Opinions Geopolitics

Will America and China Manage to Escape Thucydides' Trap?

, by Brunello Rosa
A cold war between the US and PRC is already underway, with the two great powers engaged in a trade war that could escalate into military conflict. Geopolitical polarization is leading to the friendshoring of supply chains, stagflation and reduction of the global growth potential

Geopolitical developments have been at the forefront of public attention over the last few years. The overarching theme is the decoupling between the incumbent global hegemon (the USA), and the rising power (China), which is challenging the global order that has been in place since the end of World War II. The rivalry between the US and China is played on several turfs, in particular on trade, technology, and global supply chains.
The trade war has resulted in a series of tariffs, sanctions, additional duties and barriers to trade that have led to the beginning of a process of deglobalization or slowbalization for the first time since the 1970s, when the current phase of globalization started. The tech war is being fought on a number of battlegrounds, including in big data, artificial intelligence, quantum computing, chip production and cyberwarfare. The fragmentation of global value chains has resulted in the overhaul of existing supply chains and the creation of new trade routes, both maritime and terrestrial.
Graham Allison, Harvard professor and policy advisor to several US presidents, has wondered whether the US and China will be able to "escape Thucydides's trap," i.e. the open conflict that almost inevitably erupts when an incumbent power is challenged by, and therefore fears, a rising one. In twelve out of the sixteen historical episodes analyzed by Allison, the two major rival powers of the day proved unable to avoid the trap in which Sparta and Athens first fell into. Whether America and China will follow a different fate remains an open and fraught question.

But while hot war, i.e. direct military confrontation between the US and the PRC, cannot be ruled out in the not-too-distant future, a new Cold War is already unfolding between the two countries, dubbed Cold War 2. This confrontation is leading to a decoupling between the two world's superpowers. The ensuing polarization of the world is leaving four regions of the global economy vulnerable to becoming terrain for proxy wars. These regions are: Central and Eastern Europe, the Middle East, Latin America, and Africa.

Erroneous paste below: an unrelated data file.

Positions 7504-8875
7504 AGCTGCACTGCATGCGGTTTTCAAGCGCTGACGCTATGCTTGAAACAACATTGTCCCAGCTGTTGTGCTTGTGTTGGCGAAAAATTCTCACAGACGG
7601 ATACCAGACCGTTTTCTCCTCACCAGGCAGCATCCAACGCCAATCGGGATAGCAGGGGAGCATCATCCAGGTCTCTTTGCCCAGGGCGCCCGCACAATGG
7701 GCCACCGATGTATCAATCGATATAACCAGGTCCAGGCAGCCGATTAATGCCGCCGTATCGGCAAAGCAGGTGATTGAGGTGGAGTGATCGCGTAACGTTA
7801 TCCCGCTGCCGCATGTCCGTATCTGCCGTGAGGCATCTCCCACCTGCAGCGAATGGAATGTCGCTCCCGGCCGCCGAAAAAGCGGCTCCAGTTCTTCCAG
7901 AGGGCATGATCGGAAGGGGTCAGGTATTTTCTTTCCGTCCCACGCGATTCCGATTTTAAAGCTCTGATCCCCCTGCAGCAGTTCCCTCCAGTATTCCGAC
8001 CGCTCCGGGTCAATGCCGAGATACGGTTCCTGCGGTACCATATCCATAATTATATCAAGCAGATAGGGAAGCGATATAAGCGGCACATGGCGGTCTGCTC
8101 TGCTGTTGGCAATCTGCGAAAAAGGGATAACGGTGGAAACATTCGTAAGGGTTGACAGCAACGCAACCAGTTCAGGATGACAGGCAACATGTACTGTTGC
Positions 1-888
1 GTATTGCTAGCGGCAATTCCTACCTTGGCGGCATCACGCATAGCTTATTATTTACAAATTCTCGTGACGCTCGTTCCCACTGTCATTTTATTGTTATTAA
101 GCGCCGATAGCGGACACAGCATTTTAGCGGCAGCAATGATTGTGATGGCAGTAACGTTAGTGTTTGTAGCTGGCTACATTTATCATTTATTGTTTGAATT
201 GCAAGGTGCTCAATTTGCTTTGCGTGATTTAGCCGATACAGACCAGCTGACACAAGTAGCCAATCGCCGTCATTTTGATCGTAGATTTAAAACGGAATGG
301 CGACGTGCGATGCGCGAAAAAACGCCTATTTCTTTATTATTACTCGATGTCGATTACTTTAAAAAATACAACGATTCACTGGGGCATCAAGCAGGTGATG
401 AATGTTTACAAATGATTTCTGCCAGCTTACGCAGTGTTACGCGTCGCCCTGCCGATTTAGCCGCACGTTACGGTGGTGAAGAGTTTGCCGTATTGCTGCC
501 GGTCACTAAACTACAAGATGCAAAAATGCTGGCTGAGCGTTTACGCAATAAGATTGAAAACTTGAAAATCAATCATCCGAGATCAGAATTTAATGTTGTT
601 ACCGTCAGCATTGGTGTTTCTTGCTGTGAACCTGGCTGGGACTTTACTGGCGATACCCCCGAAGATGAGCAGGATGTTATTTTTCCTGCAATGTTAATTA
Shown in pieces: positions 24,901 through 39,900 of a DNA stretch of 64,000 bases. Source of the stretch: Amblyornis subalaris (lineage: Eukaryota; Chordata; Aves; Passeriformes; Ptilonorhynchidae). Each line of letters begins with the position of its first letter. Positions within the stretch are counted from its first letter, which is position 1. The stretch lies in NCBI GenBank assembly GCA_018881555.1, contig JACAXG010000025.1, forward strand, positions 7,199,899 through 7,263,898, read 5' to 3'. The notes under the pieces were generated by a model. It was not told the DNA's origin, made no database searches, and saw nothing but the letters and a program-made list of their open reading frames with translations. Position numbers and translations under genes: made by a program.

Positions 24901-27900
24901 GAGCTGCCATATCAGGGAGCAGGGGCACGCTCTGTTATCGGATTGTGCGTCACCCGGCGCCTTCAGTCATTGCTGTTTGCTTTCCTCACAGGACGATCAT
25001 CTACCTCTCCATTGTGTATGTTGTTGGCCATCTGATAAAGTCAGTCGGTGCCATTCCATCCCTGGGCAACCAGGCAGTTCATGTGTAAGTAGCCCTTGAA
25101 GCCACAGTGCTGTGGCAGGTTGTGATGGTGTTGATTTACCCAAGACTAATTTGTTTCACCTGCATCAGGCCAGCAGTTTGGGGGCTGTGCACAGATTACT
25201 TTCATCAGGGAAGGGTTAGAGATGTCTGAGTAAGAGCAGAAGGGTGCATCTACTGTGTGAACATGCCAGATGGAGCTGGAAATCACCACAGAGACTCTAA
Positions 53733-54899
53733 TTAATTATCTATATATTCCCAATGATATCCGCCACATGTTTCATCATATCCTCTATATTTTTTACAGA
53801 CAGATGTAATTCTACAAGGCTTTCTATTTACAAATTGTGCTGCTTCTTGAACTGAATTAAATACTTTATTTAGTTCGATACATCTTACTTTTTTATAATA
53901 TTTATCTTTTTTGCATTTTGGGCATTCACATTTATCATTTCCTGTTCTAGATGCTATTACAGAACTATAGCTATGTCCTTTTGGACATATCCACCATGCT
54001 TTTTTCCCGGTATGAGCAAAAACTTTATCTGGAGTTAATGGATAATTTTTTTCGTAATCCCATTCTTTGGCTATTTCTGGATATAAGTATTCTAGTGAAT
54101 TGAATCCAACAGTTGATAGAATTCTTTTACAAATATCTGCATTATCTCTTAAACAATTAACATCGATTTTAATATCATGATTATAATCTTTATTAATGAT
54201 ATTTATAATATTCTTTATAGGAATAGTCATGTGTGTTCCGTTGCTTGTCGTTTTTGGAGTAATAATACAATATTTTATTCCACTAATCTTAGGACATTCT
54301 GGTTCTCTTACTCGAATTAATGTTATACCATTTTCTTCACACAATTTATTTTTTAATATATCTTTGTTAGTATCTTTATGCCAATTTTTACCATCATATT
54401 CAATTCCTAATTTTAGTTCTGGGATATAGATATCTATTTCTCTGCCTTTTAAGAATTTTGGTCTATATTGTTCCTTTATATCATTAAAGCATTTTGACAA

Unfortunately, in each of the areas cited above, conflicts have already emerged: the war between Russia and Ukraine in Eastern Europe; the military escalation in Gaza and the Red Sea in the Middle East; the epidemic of military coups in Africa's Sahel (Burkina Faso, Mali, Gabon, etc.); territorial disputes in Latin America (for example between Venezuela and Guyana) as well as domestic instability in countries like Ecuador.
What are the economic consequences of these geopolitical developments? A polarized world, characterized by deglobalization and balkanization of global supply chains, with the erection physical and non-physical barriers to trade and immigration, is a world in which the growth potential of any economic activity is severely diminished.

In a polarized world of this kind, the best strategy to react to these phenomena is the friendshoring of economic activities. With tariffs and barriers to trade, this will also be a world in which prices of goods and services will be higher than they were previously. Especially considered the public and private actors are also simultaneously committed to the costly transitions in the digital, energy, and environmental realms.
At the same time, the workforce is demanding higher compensation to offset not just the higher prices of the last few years, but also recoup part of the purchasing power lost to capital owners and managers in the last few decades, when the share of national income going to profits, rents and interests increased to the detriment of the share going to wages and salaries.
A world in which potential growth is lower and price inflation is higher is one that is inherently stagflationary. Monetary policy can only partly avert the consequences of this. The largest role will be left to governments, and their fiscal and regulatory responses.


Bocconi University